Manufacturing nanomaterials at scale remains a challenge for most companies. Cerion’s Executive Vice President of Manufacturing, Doug Singer, discusses Cerion’s approach to ensure that the proprietary nanoparticles we create for industry maintain >99% translation from the lab to our industrial scale manufacturing environment.
Nanomaterial Manufacturing Consistency Starts in Research
November 20th, 2017 | By Doug Singer, Executive Vice President of Cerion Advanced Materials
Doug Singer, Executive Vice President of Cerion Advanced Materials, explains how to reduce product variability in full-scale manufacturing. Using speciality nanomaterial manufacturing as an example, his suggestions are broadly applicable to many in the specialty chemicals industry.
Within the chemicals manufacturing industry, many systems or tactics exist for finding the source of production variability and identifying changes that could reduce it. But the harsh reality is that, all-to-often, the legacy system at the plant is an intertwined ecosystem of moderately-capable equipment, custom-specified unique raw materials, product formulations that are hypersensitive to processing conditions, and possibly government-regulated compliance requirements. The financial and operational impacts of the proposed solutions are crippling, and implementation is limited to what can be pulled off with only 20% of that budget and shutdown time. Too many companies have been painted into this corner by product/process design decisions made years ago.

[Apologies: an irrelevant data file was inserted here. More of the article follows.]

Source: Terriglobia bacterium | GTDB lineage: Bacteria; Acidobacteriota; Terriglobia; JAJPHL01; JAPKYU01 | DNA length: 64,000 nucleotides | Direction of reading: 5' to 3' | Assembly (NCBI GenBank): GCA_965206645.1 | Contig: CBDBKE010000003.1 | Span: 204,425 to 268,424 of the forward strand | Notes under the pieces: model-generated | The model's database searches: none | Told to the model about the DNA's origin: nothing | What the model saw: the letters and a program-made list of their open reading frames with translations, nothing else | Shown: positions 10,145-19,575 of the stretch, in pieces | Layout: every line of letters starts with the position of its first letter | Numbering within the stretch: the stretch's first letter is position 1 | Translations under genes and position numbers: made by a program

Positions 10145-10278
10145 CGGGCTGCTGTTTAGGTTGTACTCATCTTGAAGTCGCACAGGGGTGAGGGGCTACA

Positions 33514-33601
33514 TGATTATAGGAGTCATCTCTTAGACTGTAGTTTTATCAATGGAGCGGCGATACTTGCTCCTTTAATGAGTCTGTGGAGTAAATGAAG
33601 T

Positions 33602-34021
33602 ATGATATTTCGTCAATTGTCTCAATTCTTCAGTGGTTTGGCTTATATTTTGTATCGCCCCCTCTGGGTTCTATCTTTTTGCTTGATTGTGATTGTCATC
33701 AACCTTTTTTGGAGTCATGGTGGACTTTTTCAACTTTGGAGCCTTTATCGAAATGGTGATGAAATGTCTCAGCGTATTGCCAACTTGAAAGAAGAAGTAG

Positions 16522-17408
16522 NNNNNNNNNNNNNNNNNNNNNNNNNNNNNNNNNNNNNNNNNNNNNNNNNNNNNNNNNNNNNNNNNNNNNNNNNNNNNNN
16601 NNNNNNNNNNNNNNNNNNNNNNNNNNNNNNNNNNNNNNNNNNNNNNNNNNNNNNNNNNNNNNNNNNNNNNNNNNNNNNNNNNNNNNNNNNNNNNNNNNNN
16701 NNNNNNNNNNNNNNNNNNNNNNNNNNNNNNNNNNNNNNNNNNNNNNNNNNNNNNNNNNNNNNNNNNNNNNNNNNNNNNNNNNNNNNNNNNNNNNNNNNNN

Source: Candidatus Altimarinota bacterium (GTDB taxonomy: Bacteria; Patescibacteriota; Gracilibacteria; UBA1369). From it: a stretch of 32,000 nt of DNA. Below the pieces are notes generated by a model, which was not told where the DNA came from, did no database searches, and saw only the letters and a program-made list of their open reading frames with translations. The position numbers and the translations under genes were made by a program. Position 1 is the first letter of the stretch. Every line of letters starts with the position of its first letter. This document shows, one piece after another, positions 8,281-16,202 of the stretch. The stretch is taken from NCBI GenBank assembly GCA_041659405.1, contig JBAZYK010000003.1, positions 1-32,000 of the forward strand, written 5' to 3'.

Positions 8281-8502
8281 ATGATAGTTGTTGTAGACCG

Fortunately, the world of speciality nanomaterial full scale manufacturing is practically brand new by comparison. Inside many of these companies that have an end goal of commercial production, the ‘plants’ and product formulations are still conceptual in R&D, or possibly have made it to pilot scale. Many more degrees of freedom exist because everything’s new. Now is the time to co-design products and manufacturing systems to build in robustness so companies don’t wind up pulling together that batch to batch defect-reduction team three years down the road. And since many nano-companies that can take advantage of smart co-design now are early- or mid-stage, three years of unreliable production may not be tolerated and it’s too costly to not get it right.